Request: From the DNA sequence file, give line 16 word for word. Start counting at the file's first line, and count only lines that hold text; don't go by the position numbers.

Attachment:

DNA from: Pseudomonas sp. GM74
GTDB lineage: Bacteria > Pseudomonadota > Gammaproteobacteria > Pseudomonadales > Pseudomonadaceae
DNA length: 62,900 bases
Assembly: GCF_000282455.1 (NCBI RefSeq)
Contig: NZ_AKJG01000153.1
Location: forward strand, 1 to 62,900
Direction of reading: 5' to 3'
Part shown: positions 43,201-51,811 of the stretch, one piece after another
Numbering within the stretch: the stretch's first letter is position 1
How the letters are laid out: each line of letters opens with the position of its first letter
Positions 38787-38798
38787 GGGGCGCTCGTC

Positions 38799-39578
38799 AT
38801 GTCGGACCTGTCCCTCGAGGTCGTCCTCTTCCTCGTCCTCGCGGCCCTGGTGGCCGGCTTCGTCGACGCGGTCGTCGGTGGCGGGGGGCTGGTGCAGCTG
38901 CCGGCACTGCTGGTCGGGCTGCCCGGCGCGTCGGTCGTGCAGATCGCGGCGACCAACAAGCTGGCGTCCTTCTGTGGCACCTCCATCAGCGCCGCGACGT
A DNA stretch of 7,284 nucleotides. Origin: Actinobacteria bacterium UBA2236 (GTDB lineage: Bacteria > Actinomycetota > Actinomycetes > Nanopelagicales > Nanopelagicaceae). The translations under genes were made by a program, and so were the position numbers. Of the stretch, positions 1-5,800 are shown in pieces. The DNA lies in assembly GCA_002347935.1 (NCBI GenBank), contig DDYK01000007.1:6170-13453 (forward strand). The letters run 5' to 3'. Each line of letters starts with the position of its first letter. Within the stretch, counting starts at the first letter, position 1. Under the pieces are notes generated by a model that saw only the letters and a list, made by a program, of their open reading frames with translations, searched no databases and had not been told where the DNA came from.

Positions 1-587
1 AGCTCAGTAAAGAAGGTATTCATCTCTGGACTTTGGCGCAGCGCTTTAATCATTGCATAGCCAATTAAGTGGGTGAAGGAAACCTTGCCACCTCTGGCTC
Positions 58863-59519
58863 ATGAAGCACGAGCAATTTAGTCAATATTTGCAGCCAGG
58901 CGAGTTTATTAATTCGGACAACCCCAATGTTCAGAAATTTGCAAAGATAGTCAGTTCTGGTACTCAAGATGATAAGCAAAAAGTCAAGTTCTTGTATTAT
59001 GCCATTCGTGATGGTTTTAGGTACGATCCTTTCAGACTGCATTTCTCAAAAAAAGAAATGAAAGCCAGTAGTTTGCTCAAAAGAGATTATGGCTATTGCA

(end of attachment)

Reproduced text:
38901 CCGGCACTGCTGGTCGGGCTGCCCGGCGCGTCGGTCGTGCAGATCGCGGCGACCAACAAGCTGGCGTCCTTCTGTGGCACCTCCATCAGCGCCGCGACGT